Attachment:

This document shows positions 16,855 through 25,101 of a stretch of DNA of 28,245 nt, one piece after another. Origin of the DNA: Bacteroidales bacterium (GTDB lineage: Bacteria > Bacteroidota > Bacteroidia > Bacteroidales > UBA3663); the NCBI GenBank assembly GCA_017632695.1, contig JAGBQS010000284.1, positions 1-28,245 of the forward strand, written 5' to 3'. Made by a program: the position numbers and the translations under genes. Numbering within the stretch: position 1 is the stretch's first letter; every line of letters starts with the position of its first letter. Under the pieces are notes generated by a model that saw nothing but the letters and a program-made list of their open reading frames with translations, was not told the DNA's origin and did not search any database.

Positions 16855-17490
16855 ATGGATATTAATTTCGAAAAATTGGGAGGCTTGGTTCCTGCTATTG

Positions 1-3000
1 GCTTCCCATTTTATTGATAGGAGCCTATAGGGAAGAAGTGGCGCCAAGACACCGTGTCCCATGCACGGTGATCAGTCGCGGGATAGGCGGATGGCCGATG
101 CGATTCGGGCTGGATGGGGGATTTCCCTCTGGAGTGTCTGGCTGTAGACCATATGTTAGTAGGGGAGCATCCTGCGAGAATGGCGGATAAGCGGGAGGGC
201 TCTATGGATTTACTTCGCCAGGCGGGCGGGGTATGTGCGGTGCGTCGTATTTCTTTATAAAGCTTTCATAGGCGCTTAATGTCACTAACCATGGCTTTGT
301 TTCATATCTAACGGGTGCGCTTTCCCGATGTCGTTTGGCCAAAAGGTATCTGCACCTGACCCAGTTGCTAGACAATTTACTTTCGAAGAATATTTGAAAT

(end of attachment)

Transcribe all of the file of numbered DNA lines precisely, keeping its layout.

This document shows positions 16,855 through 25,101 of a stretch of DNA of 28,245 nt, one piece after another. Origin of the DNA: Bacteroidales bacterium (GTDB lineage: Bacteria > Bacteroidota > Bacteroidia > Bacteroidales > UBA3663); the NCBI GenBank assembly GCA_017632695.1, contig JAGBQS010000284.1, positions 1-28,245 of the forward strand, written 5' to 3'. Made by a program: the position numbers and the translations under genes. Numbering within the stretch: position 1 is the stretch's first letter; every line of letters starts with the position of its first letter. Under the pieces are notes generated by a model that saw nothing but the letters and a program-made list of their open reading frames with translations, was not told the DNA's origin and did not search any database.

Positions 16855-17490
16855 ATGGATATTAATTTCGAAAAATTGGGAGGCTTGGTTCCTGCTATTG

Positions 1-3000
1 GCTTCCCATTTTATTGATAGGAGCCTATAGGGAAGAAGTGGCGCCAAGACACCGTGTCCCATGCACGGTGATCAGTCGCGGGATAGGCGGATGGCCGATG
101 CGATTCGGGCTGGATGGGGGATTTCCCTCTGGAGTGTCTGGCTGTAGACCATATGTTAGTAGGGGAGCATCCTGCGAGAATGGCGGATAAGCGGGAGGGC
201 TCTATGGATTTACTTCGCCAGGCGGGCGGGGTATGTGCGGTGCGTCGTATTTCTTTATAAAGCTTTCATAGGCGCTTAATGTCACTAACCATGGCTTTGT
301 TTCATATCTAACGGGTGCGCTTTCCCGATGTCGTTTGGCCAAAAGGTATCTGCACCTGACCCAGTTGCTAGACAATTTACTTTCGAAGAATATTTGAAAT